Needless to say, the generals and provincial lords that earned the most respect and became legends were those with great strategic thinking and negotiation skills who could solve conflicts without casualties.

Zen comes to the rescue

And yet, it is undeniable that a warrior's life is full of physical and mental sufferings.  However, records show that the warrior class did not seem to be that bothered or discouraged by such a tough life they were living.  Their unabashed courage and selfless sacrifice earned them the respect of the whole nation and soon became the country's role models.  How did these men train themselves so that they could live with those sufferings bravely?

The answer is Zen.  Constant mindfulness practice, especially mindfulness of death, helped change these men into transformational leaders. Also, thanks to their extensive travelling, the samurai helped make Zen popular among the common people as the latter were eager to learn the secrets of such legendary characteristics.

We mentioned earlier that one notable characteristic of the Japanese is their high social consciousness, as seen in their willingness to sacrifice themselves, doing constructive things in line of their respective duty for the benefit of society.

The ability to discern what is good for society is just one of the many benefits that mindfulness practice can offer.  Even at the beginner's level, mindfulness practice already enables one to see that, in reality, there is no "self."  Therefore, when the feudal Japanese did something for their society, their selflessness was sincere.  They knew what selflessness was.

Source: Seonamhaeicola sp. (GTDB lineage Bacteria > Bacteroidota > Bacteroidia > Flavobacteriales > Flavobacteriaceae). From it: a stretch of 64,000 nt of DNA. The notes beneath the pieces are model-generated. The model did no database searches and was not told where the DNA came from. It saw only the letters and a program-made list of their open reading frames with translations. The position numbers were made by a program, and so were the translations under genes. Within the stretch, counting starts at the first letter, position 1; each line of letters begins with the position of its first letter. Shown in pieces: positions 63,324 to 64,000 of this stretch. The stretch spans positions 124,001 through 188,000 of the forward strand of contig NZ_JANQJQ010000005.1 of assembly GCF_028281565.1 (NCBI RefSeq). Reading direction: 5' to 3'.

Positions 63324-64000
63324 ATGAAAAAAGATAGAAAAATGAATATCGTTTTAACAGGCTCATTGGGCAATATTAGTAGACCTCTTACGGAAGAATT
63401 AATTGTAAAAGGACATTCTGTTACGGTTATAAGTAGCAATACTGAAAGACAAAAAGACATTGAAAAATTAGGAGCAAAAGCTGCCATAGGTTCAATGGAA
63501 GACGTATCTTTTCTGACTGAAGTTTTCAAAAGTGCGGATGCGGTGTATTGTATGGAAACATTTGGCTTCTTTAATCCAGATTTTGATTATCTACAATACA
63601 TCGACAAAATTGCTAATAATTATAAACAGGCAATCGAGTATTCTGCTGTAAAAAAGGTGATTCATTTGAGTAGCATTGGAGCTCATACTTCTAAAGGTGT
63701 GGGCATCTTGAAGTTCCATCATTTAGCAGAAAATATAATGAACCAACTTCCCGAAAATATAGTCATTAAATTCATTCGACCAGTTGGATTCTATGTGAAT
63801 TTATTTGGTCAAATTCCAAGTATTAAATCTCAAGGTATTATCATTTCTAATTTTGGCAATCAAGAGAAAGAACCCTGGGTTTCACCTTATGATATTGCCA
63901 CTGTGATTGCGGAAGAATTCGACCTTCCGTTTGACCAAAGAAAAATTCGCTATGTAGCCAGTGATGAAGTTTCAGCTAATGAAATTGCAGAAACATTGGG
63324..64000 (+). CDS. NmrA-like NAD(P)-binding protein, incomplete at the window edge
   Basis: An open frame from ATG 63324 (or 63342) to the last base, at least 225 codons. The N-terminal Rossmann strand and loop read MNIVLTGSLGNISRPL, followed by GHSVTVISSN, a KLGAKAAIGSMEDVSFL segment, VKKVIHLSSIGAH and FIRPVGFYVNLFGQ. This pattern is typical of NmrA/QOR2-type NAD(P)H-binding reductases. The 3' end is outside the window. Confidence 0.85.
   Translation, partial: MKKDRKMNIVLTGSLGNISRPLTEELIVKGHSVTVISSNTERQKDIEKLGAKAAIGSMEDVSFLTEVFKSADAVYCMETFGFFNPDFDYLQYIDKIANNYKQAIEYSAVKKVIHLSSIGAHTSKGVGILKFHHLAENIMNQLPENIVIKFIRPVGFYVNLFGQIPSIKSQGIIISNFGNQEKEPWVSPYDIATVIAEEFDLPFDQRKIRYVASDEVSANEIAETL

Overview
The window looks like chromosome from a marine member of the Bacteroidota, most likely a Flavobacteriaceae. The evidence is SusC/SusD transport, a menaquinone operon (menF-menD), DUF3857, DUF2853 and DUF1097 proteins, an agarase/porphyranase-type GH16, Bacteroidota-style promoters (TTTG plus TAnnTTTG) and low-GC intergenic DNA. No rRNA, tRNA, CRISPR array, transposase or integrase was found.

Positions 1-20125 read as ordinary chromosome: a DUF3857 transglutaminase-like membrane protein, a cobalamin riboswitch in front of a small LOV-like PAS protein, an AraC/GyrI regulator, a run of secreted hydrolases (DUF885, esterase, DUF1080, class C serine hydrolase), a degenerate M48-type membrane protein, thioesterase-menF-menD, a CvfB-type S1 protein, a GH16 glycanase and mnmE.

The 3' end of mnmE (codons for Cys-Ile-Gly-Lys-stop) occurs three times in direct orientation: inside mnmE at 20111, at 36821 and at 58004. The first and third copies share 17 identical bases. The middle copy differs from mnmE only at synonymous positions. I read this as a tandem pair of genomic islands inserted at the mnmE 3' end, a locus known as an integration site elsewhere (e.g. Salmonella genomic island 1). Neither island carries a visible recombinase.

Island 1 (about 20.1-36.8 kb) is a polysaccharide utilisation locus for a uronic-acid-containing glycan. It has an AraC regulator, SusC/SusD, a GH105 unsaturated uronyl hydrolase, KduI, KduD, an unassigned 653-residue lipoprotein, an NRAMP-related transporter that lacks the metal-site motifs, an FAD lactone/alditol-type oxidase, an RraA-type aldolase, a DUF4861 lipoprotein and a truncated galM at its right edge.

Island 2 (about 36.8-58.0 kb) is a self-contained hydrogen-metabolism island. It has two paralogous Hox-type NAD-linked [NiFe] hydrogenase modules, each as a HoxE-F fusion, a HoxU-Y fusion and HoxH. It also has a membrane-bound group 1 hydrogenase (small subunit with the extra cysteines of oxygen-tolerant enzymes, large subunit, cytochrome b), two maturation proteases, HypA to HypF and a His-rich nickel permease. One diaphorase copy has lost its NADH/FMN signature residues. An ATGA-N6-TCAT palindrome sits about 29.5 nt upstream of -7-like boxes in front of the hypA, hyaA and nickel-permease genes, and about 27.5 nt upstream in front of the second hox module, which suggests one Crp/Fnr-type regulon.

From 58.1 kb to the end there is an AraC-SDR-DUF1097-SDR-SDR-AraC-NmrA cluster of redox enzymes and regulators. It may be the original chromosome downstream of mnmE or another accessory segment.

Hope for Thailand

When we see how far the Japanese have come as a unified country, we should not lose hope in the current situation in Thailand.  Let us turn each crisis into opportunity.  In Buddhism, suffering is the breeding ground for wisdom and sustainable peace.  But such wisdom and peace does not just "happen."  It needs to be cultivated and nurtured.  The tool, the only tool, to create this much-needed peace is mindfulness practice, the vipassana meditation.

Come on, Thailand, we are a Buddhist country, like feudal Japan was.  The proven solution to any trouble, social or otherwise, has always been here.  The feudal Japanese came together to build a peaceful and great country out of sheer loyalty, discipline, hard work and love for their compatriots.  If our rice-eating, Buddhist-influenced Asian neighbor could do it, so can we.

Let us not wait until disaster strikes before we realize the impermanent nature of life and only then start to feel compassion for each other.  If the samurai class were still around, they will definitely tell us that it is our duty to the country to be mindful and to cultivate sustainable peace.